2. Only One Person Alerted at a Time
  3. Serious Issues Should Wake You Up at 4AM

Read more…

File Handle Leaks in Hudson

12/17/2010 Comments off

Hudson is Awesome
We recently switched from cruisecontrol.rb to Hudson and have been much happier. It’s more reliable and we get much better resource management using build queues.

Hudson Failure
However, this week Hudson has stopped responding several times with the following error:

Dec 17, 2010 12:41:29 PM hudson.triggers.SCMTrigger$Runner runPolling
SEVERE: Failed to record SCM polling
hudson.plugins.git.GitException: Error retrieving tag names
        at hudson.plugins.git.GitAPI.getTagNames(GitAPI.java:650)
   ... snip ...
Caused by: java.io.IOException: Cannot run program "git" (in directory "/home/cruise/.hudson/server/jobs/plm-website-master/workspace"): java.io.IOException: error=24, Too many open files
        at java.lang.ProcessBuilder.start(ProcessBuilder.java:475)
   ... snip ...
Caused by: java.io.IOException: java.io.IOException: error=24, Too many open files
        at java.lang.UNIXProcess.<init>(UNIXProcess.java:164)
   ... snip ...

Proximate Cause
Hudson is bound by the default process file limit, of 1024 on this linux box. When it hits the limit, these type of failures occur preventing forking off child processes. Something was leaking file handles. Using lsof showed file handles allocated up the the limit, 99% of which were pipes.

Root Cause
Whenever Hudson forks off a child process, it monitors the stdout/stderr streams even after they finish executing. So if you spawn off a daemonized process and don’t close out your output streams, you will leak 2-3 file handles on every execution. We have a simple ruby script that spawns off to report build status in our Campfire chatroom.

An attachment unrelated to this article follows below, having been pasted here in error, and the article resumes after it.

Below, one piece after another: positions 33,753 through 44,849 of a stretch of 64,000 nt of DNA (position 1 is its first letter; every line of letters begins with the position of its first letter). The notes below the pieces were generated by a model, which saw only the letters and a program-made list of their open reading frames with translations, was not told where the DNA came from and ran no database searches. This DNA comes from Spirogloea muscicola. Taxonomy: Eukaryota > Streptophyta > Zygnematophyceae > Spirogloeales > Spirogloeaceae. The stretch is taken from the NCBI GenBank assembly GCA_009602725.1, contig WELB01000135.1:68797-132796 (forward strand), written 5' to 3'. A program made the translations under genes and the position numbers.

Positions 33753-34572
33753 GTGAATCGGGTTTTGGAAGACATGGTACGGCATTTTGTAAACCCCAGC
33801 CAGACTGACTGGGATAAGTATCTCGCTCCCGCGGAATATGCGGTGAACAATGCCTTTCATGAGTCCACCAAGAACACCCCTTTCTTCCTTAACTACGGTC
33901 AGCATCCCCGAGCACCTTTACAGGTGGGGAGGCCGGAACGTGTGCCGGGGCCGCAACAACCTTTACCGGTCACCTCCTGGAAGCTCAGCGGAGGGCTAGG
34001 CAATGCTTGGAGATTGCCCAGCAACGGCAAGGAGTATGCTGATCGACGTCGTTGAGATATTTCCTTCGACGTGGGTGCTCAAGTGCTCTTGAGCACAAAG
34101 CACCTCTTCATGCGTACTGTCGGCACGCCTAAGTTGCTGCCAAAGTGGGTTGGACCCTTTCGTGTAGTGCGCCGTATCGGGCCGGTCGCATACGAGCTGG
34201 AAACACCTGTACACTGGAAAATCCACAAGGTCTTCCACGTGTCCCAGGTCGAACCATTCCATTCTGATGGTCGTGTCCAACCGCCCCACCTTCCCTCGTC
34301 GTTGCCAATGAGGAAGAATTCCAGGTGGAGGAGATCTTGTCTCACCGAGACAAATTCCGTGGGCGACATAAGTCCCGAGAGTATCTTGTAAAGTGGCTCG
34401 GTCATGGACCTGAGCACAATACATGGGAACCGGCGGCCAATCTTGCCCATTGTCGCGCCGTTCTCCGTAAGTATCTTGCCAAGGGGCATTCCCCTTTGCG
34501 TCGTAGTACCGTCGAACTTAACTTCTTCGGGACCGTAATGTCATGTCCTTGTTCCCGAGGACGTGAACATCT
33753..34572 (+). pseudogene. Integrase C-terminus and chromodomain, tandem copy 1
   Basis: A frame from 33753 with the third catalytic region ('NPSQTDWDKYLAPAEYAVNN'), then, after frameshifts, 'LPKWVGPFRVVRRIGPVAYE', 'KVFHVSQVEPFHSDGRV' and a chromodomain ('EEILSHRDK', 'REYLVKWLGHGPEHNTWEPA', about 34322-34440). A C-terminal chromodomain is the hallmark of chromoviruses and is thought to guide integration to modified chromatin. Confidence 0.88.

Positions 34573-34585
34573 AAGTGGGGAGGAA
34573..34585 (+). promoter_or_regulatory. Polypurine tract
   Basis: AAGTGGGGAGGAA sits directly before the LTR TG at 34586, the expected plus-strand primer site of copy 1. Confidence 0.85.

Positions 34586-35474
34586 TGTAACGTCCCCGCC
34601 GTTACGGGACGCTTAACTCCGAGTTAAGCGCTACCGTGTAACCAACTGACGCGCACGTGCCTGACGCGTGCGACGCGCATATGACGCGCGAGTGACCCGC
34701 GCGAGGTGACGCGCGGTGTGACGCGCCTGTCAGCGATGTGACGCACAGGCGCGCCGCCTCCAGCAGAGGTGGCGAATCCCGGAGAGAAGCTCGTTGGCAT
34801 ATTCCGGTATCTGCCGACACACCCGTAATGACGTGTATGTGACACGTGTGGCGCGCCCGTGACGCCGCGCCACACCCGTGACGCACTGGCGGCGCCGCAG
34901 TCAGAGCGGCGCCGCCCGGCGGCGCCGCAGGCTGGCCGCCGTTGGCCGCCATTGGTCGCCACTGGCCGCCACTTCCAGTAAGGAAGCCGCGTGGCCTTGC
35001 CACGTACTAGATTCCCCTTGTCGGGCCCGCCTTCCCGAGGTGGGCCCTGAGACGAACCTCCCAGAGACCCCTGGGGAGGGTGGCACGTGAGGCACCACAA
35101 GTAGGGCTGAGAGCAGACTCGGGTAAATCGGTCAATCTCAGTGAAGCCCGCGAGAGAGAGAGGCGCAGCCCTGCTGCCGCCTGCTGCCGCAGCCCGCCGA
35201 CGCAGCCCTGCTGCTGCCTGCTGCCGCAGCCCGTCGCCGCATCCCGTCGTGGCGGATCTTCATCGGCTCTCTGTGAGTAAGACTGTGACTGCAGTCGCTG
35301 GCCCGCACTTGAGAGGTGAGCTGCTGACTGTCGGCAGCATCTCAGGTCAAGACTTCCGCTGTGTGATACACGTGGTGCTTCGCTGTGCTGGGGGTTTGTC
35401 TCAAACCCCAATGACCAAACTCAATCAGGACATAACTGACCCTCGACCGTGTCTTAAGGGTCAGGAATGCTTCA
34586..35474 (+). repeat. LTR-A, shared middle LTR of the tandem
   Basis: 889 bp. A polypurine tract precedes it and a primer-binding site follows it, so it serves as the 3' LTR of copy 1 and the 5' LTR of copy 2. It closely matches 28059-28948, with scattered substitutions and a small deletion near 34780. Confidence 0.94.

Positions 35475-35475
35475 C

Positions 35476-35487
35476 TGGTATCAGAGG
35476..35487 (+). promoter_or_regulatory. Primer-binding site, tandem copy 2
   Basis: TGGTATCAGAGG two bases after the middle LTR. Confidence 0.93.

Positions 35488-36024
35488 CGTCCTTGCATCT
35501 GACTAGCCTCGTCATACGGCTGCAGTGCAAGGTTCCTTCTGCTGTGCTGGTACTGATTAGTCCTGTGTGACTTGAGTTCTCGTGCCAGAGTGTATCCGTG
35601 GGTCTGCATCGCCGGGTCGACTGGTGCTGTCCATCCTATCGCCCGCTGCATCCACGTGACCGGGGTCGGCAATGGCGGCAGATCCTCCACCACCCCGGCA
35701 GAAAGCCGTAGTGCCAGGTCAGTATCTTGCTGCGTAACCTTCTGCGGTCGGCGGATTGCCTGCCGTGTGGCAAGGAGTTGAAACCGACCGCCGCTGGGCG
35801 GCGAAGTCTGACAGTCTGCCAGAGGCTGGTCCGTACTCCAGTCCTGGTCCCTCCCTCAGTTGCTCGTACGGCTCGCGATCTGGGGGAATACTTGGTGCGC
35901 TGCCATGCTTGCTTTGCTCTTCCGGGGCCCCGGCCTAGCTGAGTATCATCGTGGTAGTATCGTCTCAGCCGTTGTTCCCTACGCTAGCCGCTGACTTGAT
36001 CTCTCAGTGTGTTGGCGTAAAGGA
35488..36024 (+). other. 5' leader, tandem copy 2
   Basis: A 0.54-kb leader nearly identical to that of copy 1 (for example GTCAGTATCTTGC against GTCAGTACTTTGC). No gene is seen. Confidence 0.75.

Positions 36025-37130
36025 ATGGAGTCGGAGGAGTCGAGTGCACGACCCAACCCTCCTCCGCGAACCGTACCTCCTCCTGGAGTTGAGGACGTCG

Being a naive script, we weren’t properly closing out our file handles.

We switched the Post-build script execution from:

ruby campfire.rb &

To:

ruby scrub_fds.sh campfire.rb &

Where this is scrub_fds.sh:

#!/bin/sh

eval exec {0..2}\>/dev/null
eval exec {3..255}\>\&- # Close ALL file descriptors

$*

Reference Links

UPDATE: Looks like this is mostly caused by a bug in the Git plugin for Hudson (Fixed in 1.390).

Categories: Debugging, Operations Tags:

Adding Bundler to Passenger Hosted Apps

12/15/2010 Comments off

We upgraded one of our applications to manage dependencies with bundler at PatientsLikeMe. When we deployed the new version of the application on a Passenger app server, we saw errors loading our bundle:

rubygems/dependency.rb:52:in `initialize': Valid types are [:development, :runtime], not nil (ArgumentError)

Some quick googling show this is a problem with rubygems on the system, with the fix being to upgrade rubygems as follows:

$> sudo gem update --system
$> gem -v 
1.3.7

We restarted the application via:

touch tmp/restart.txt

However, we still experienced the same bundler problem – as if the wrong gem system were being used in an RVM or multi-ruby environment.